This generation of Tom Clancy-branded titles undoubted demonstrated the capability of consoles, flaunting enriched visuals and providing players with access to increasingly sophisticated gadgetry. Yet, Ubisoft’s contemporary line of military and espionage-themed games also simplified core gameplay mechanics, presumably in an effort to appeal to a wider audience. Whereas patrols and room clearing missions in Ghost Recon and Rainbow Six once demonstrated controller-clenching intensity, with slight miscalculations resulting in the death of your teammates, later iterations transformed protagonists into implausible bullet-soaking superheroes.
Similarly, 2010’s Splinter Cell Conviction shirked much of the franchise’s furtive approach, largely adapting the series into an action title. While the game was a critical and commercial success, its changes produced a rift between long-time series fans and newcomers who enjoyed Conviction’s accessibility. Clearly, the next Splinter Cell would put seasoned super-spy Sam Fisher in a particularly precarious situation, as he tries to appease both audiences.
Amazingly, the recent release of Tom Clancy’s Splinter Cell Blacklist succeeds in this endeavor, offering an expansive toolset and enough autonomy to accommodate a variety of play styles. For stealth purists, Ghost-oriented tactics favor nonlethal interactions and lurking in the dim recesses of each stage. It’s undoubtedly the toughest trek, requiring players to methodically study the behavior of foes, and occasionally abscond when the AI unexpectedly discovers Sam. Yet, covert play is also the most rewarding style. Beyond offering the requisite achievement/trophy for a no-kill playthrough, ghosting earns the largest point values, allowing players to outfit Fisher with additional gear.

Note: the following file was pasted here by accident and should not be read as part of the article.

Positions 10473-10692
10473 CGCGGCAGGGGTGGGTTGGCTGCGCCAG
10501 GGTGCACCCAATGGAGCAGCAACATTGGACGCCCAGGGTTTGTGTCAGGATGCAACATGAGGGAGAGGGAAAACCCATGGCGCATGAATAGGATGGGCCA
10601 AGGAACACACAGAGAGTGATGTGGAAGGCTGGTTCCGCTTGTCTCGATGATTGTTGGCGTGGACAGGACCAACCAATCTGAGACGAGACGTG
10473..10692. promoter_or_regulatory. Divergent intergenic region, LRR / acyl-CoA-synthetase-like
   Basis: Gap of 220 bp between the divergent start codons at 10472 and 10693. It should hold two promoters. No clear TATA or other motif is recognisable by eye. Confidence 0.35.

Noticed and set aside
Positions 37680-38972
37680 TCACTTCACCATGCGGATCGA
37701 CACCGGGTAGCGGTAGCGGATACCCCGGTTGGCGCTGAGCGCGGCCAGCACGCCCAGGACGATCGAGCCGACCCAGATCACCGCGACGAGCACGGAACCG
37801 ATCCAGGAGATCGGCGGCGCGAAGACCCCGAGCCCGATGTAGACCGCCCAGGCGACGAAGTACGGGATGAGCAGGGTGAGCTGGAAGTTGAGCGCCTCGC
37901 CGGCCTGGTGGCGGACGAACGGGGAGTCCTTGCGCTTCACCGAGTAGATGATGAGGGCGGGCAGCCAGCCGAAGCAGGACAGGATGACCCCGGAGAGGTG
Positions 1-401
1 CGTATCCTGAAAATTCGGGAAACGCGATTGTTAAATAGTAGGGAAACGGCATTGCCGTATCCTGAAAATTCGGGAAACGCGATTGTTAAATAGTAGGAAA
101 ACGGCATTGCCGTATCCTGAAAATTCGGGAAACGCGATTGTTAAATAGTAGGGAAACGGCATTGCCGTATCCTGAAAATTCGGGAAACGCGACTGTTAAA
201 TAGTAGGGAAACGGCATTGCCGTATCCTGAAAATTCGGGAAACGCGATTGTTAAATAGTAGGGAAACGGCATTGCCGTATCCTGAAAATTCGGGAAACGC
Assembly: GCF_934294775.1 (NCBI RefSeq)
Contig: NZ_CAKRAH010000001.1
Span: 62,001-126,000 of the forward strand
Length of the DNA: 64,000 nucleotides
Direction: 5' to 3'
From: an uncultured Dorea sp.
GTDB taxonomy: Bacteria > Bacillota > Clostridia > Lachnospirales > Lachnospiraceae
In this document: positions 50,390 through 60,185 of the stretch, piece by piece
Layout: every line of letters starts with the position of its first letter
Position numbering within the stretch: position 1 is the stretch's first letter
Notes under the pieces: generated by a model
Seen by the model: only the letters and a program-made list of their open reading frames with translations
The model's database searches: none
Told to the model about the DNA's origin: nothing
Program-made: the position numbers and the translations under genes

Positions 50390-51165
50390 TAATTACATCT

The Panther path recalls Conviction’s gameplay, as player’s stalk oppositional forces, slashing away at their numbers. Two of Conviction’s fundamental mechanics, the ‘mark and execute’ and ‘last known position’ abilities return. The former allows players to automatically eliminate denoted hostiles with a single button press, while the later uses a translucent outline to indicate where enemies think Fisher is hiding. Since the Panther play style aims to not alert the enemy, it’s easier than the Assault tactic, which involves direct confrontation with unsuppressed firearms, grenades and melee kills committed in the open.